In his "previous" life, John Ohmer wrote persuasive speeches to win popularity and votes for political candidates. His job as pastor at St. James' Episcopal Church in Leesburg requires some of the same skills--with a different message.

"I want to make God real in ordinary circumstances of people's lives," said Ohmer, 38. "So much of my past has made me an effective pastor now. When you write speeches and sermons, you have to think of who's your audience and know what land mines to avoid and know what their passions are.

"I picture a bored 10th-grader in a pew going, 'So what? Who cares?' " he said. "If I can reach that person, it will have a ripple effect."

Since he arrived in February, replacing a beloved rector who retired after 20 years at St. James', the youth group has grown from a membership of one to more than a dozen teenagers who meet weekly to socialize and study scriptures. Attendance at the weekly services has grown, sparking the creation of several small groups, including young mothers who meet for fellowship and support.

"John's just so enthusiastic and funny," said Sally Moffett, 17, of Leesburg, who is active in the youth group. "He has a good way of relating everything to everyday life. You feel comfortable talking to him."

The timing of the change was important. Although many congregations in eastern Loudoun are expanding because of the county's explosive growth and many new churches are being formed, St. James'--established in 1770 and in its current sanctuary since 1895--was old and comfortable and staying that way.

Like many established churches, the number of congregants who claimed St. James' as their church was steady, but attendance was less so, waxing at the holidays and waning in between. Average attendance on a Sunday, over three services, was about 250.

"Our population was maintaining an even keel, even as the county was growing," said Elaine Nunnally, who lives in Sterling and has been a church member for 19 years. "People were looking for growth."

Now the average number at Sunday services is approaching 300. Meanwhile, the church's pledge drive grew from $288,000 last year to $402,000 this year. To show his appreciation, Ohmer sent personal, handwritten thank you cards to each donor--a touch that surprised and pleased some parishioners.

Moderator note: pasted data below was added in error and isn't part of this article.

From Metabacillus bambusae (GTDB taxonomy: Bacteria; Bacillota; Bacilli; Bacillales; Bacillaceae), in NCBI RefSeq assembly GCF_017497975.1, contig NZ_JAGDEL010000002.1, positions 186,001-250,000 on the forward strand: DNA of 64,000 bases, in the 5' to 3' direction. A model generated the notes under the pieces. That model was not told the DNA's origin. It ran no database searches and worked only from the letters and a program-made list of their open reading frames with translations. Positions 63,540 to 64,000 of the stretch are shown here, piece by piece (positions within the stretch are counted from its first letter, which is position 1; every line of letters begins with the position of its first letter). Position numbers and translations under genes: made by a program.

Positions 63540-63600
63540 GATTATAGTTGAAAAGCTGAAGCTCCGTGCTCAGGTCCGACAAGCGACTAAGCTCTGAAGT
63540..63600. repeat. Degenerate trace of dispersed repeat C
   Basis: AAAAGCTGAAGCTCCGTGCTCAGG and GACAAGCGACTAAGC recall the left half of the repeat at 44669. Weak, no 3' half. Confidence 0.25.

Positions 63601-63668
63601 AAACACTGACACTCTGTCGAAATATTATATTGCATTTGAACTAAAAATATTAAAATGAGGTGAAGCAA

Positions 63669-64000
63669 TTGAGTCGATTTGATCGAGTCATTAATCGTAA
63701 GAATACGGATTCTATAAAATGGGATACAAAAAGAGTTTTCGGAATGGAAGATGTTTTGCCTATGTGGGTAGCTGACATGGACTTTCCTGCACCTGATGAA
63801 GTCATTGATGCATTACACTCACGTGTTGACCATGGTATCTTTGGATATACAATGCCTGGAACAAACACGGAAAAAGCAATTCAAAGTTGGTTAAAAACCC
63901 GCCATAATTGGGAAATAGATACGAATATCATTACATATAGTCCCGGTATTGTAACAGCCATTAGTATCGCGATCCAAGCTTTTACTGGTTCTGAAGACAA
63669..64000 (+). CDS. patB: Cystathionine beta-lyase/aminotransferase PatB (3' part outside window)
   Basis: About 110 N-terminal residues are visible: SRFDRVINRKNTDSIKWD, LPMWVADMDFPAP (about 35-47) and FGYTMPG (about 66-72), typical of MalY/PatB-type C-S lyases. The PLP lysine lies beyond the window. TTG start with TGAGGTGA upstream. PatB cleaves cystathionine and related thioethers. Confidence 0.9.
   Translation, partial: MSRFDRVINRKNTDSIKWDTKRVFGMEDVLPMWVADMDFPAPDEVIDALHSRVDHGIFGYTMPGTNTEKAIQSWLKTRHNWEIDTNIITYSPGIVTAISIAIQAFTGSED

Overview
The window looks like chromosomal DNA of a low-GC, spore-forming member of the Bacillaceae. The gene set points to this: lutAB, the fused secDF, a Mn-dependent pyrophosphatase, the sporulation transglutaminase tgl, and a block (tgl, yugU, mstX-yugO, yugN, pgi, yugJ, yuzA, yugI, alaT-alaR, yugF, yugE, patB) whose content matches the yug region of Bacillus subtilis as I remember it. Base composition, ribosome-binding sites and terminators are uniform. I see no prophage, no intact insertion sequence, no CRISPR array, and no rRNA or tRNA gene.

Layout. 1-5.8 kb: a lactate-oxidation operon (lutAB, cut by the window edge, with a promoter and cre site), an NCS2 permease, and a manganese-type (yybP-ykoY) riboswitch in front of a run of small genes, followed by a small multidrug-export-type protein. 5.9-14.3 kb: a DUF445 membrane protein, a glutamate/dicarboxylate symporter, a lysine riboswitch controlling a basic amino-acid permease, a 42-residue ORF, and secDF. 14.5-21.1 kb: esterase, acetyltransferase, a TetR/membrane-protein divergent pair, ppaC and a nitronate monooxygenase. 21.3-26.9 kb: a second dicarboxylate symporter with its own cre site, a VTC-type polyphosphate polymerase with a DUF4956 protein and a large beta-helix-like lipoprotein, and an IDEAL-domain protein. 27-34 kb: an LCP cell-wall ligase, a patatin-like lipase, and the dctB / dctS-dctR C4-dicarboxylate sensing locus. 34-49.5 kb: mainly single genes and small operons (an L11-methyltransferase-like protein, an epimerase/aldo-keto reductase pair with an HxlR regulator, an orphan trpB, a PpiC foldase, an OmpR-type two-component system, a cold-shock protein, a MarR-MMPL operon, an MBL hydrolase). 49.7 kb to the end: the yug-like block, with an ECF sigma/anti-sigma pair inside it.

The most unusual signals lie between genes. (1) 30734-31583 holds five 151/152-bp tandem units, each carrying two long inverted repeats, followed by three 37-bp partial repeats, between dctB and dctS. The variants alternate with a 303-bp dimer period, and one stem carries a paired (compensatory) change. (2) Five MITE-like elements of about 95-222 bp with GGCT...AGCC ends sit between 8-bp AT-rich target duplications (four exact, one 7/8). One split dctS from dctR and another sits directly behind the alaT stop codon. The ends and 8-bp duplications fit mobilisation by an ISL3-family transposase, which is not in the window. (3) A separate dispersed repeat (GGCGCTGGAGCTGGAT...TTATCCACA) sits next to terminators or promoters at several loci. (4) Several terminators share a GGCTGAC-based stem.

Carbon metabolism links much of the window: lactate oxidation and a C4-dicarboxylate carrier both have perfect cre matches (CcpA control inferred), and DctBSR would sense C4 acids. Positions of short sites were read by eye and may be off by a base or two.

"Rather than the usual humdrum of 'We need your pledge,' he got different people to speak about why the money was needed and what it would be used for," Nunnally said. "It made you feel that you were truly making a difference in giving."

The youngest son of a Michigan dairy farmer, Ohmer went to Wabash College, a small liberal arts school in Indiana, and planned to go to law school. But during an internship on Capitol Hill after graduation, Ohmer's interest in politics was piqued.

For seven years, he served as a legislative aide for senators--including then-Sen. Al Gore (D-Tenn.), and also did a stint as a lobbyist for an immigration group. Then he became a speech writer and press secretary for Indiana's secretary of state. Then he became a minister.

"I've never had one of these callings where God appears on a cloud and tells you to go into the ministry," Ohmer said. "It's always been more like background music. It's always present but not quite audible."

Ohmer's professors at Wabash had encouraged him toward the seminary. During his internship, he took theology courses at Wesley Theological Seminary in Washington "to sort of figure out" whether his path lay in that direction.

He laughed, recalling that he knew he was ready to enter the ministry when he went to a fancy victory party for a politician. "There I was, and I thought, 'I have arrived,' " he said. "But I felt like a fish on a bicycle."

Ohmer graduated from the Virginia Theological Seminary in Arlington in 1994 and spent 4 1/2 years at an Arlington church before being called to St. James'. In the Episcopal Church, the parish vestry selects its minister, fitting the candidate's strengths and preferences to the church's needs.

Since Ohmer's arrival, Nunnally said, "there's a real feeling of life at the church. We see new people come in who are church-shopping, but they've continued to come back because it has a good feel."

Just as growing churches in the east have increased their emphasis on families and children, Ohmer has started "Children's Chapel," a short sermon designed to give children Bible lessons during the adult service. He and his wife, Mary, have three children, ages 8, 6 and 2 1/2.

Ohmer keeps a map of Loudoun County outside his office door so he can mark with pushpins where he expects the next Episcopalian churches in the area will be. He said he sees his church as a "mother ship" for the ones that have yet to be created. The nearest Episcopal churches are in Lucketts, Ashburn, Purcellville, Oatlands and Middleburg.

"I don't think it's within the DNA of this church to become a mega-church," Ohmer said, referring to expanding churches in the east. "Those stones have been saturated with 100 years of prayers."

The church's first parishioners "built it in 1895 to seat 400," he said. "We have to think about what kinds of decisions are we making now in the 1990s for the people in 2090."

CAPTION: The Rev. John Ohmer helps Lexi Vangsnes, 8, get ready for the church's Christmas pageant.